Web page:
The end-result has been often described traditionally in one of two ways: spiritually or personally. The first, as she explains it to me, is “connecting with one’s soul” and t’other as more simply “coming into one’s self“.
Interlude / Intermission
Either explanation seems fair enough to me – but perhaps I am a little biased from having had experiences like the one I had on Aghadoe Heights in 1991 above the shores of Lake Killarney in Co. Derry, Ireland.
Even now, I still question what I felt on that misty morning in May – and on other, similar moments in time that I have had earlier and later in life (and not just on my own, but with others too).
Did the Killarney one come from something outside of me, that brought me to tears for no apparent reason at all (at all), or was it simply from a previously untapped inside of me that wanted to leap out like a little gleeful and beguiling leprechaun and take away my self-control so that I would happily jump the brown log fence, run madly across the luscious green grass of the field – with the two chestnut horses nose-to-nose in it – and, down the mountainside through the fresh morning dew, to dive – perfectly mind you – into the placid and mirror-like waters of the grey, green lake. All safely explained afterwards by a sudden desire to catch those darned water nymphs who have beckoned me there with their keening call and their beautiful, green, intelligent and glowing – yet fish-like – eyes.
To be sure, that brief moment felt like being drunk – but without having had anything to drink!
Not that I am saying that I mind having an inner leprechaun, mind you – as I do like to believe in something more than just me and thee, as well as in helping others’ wishes come true. Just don’t try yer luck too often wi’ me, laddies and lassies, OK? 😉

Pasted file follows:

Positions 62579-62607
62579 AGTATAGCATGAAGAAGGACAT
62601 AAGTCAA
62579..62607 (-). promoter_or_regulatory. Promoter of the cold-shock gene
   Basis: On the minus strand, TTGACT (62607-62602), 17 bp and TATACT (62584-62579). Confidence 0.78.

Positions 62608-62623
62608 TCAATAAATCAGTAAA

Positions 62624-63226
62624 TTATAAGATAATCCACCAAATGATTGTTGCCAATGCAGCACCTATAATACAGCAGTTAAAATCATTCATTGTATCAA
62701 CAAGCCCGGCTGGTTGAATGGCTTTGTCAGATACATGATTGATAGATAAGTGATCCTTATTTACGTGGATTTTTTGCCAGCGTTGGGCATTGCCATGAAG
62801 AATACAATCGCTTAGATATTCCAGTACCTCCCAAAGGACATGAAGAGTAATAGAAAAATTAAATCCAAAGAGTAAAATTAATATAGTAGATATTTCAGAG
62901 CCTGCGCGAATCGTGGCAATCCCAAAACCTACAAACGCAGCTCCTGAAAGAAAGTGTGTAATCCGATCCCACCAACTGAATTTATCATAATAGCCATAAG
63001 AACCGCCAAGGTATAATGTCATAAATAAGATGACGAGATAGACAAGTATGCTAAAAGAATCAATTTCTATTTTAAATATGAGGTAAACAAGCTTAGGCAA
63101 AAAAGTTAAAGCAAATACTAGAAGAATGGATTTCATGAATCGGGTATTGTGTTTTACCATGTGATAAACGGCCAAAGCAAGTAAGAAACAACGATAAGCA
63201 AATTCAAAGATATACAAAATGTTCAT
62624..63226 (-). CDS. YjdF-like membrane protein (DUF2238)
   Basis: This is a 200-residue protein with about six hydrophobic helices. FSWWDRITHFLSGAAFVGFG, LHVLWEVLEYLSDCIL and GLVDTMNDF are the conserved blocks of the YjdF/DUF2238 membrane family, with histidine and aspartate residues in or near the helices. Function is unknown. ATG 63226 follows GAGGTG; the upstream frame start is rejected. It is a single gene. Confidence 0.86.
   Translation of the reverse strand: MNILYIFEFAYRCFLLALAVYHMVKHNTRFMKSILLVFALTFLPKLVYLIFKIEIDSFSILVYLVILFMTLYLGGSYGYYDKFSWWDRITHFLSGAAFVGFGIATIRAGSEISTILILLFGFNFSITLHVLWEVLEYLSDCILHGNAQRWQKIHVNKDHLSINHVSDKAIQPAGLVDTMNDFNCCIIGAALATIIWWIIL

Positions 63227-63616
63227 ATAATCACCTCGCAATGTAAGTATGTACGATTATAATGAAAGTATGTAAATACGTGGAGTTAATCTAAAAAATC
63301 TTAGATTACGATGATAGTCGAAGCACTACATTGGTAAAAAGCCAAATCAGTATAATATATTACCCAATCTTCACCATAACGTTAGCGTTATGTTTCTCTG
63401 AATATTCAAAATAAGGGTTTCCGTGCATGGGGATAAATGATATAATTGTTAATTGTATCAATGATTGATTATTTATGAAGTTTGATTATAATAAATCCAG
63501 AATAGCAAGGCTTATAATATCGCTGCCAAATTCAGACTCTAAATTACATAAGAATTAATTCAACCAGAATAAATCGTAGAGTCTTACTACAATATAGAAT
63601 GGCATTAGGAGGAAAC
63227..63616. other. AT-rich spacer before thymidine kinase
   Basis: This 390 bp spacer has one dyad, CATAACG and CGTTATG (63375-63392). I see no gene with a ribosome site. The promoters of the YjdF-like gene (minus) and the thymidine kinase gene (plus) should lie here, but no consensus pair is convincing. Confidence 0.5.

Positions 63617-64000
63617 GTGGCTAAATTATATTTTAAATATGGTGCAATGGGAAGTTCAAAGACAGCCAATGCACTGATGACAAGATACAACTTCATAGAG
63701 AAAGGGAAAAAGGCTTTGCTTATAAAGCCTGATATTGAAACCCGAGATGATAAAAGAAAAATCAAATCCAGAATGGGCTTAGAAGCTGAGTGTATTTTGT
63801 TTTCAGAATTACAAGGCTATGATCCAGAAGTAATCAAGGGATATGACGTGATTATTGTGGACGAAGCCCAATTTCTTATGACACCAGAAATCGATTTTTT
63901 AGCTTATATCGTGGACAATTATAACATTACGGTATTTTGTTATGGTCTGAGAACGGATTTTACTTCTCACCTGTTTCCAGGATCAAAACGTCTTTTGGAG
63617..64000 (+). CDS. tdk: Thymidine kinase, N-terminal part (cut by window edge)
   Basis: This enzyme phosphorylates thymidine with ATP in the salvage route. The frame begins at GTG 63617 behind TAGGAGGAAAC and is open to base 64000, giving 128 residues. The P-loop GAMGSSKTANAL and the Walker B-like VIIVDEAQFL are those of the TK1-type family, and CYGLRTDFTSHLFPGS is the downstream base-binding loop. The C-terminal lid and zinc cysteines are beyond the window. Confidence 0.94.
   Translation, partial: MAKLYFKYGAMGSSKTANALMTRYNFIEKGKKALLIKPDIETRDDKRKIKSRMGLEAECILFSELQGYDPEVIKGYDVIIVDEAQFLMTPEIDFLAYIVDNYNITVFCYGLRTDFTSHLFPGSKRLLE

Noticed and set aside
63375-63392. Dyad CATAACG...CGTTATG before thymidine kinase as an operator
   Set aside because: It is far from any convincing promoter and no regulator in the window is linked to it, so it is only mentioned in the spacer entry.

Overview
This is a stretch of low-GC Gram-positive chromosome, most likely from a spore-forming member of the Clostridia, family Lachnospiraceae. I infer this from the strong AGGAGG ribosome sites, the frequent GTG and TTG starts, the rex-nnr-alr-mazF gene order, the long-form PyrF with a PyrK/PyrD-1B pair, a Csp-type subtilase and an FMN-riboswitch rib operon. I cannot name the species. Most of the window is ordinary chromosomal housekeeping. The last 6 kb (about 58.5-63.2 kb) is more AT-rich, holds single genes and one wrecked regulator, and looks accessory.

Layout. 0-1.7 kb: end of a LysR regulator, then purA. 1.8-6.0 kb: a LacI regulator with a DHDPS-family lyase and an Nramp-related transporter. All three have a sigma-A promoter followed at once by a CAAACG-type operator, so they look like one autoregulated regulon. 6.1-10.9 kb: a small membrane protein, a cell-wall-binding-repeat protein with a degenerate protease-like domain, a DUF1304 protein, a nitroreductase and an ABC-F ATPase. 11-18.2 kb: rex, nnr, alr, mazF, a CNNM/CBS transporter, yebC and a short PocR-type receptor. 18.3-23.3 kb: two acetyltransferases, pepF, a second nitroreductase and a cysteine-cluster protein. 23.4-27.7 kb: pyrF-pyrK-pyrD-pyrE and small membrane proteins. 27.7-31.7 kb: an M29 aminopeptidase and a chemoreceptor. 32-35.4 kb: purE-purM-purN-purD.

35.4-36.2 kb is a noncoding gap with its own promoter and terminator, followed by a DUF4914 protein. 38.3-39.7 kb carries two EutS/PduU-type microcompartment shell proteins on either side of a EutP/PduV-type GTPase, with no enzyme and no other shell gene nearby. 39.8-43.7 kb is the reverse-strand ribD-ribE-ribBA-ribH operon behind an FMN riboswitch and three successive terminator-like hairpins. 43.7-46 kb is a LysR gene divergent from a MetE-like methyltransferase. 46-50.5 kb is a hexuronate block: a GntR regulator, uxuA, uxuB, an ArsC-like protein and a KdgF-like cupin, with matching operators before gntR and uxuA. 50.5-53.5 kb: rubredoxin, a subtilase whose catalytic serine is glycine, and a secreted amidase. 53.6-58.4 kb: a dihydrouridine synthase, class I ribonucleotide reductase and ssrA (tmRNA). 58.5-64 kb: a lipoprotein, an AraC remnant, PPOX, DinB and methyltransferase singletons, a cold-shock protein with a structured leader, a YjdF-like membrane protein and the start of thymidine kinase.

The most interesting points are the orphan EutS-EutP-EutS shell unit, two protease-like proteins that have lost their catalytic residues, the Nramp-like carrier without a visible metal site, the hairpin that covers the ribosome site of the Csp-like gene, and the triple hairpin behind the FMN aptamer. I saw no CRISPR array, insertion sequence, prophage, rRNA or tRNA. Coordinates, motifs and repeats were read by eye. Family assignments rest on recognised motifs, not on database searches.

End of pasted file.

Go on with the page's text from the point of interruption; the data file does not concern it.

Seriously though, that personal experience of bewonderment at all and everything you have been allowed to see in that one glorious moment is truly exhilarating, no matter how you want to explain it. It is something that I feel no one should go through life without once feeling – or perhaps “touching” (if that is the right word).
End of Interlude / Intermission
So, following my little reverie (which she has kindly allowed me to have), she then asks me whether I meditate. Sort of, I reply, and give a rather sheepish account of what I do, occasionally, to shut the rest of the world out and bring the rest – as in peace and quiet – into me.
“Om“, I also say – to which she gives a textbook explanation, that catches me by surprise, about it being the Alpha and the Omega in Sanskrit – the beginning and the end – and a key thing to say when getting oneself into meditational state.
“Ah“, I reply hesitantly – and unwittingly – not realising that that has a special significance in Sanskrit as well, as she duly explains. So perhaps I am an accidental meditator as much as being an accidental pilgrim?
Certainly, as we then discuss (although I must admit to feeling nervous now), it is great to feel that one has gone beyond the plain, ordinary level of being, to being outside the everyday self.
To achieve a good meditational state is like suddenly there is a better feeling, she advises. To go beyond that, to the state of purification that one feels at the end of a pilgrimage, is better than to simply “be alive” – it results in one feeling an ultimate joy, if not closer to God.
“Others, from different backgrounds and cultures, might call it something else”, I state, to put things in perspective, “but I believe that nothing should be taken away from them for feeling that, as there is still something ‘universal’ about it for me”. That’s the best that I can call it without starting to sound too much like I, myself, am preaching (and without even knowing what I am really preaching about!).
My film-maker friend calls it “eternal“. We both agree that it is a feeling of something that connects all of us, and especially with those who have felt it, and that it is something that deserves to be shared with people from all cultures and anywhere – including with those who have never experienced it, but are still happy to chat about it.
Of course, when you are high up in The Himalayas then it could just be a result of being starved of oxygen! Then again, trying to figure things out scientifically is what can be part of the issue in trying to understand that feeling you’ve experienced from finding what you have travelled for, sought and found, or otherwise achieved from simply making the journey. So perhaps, Lhasa or somewhere in Nepal, here I come?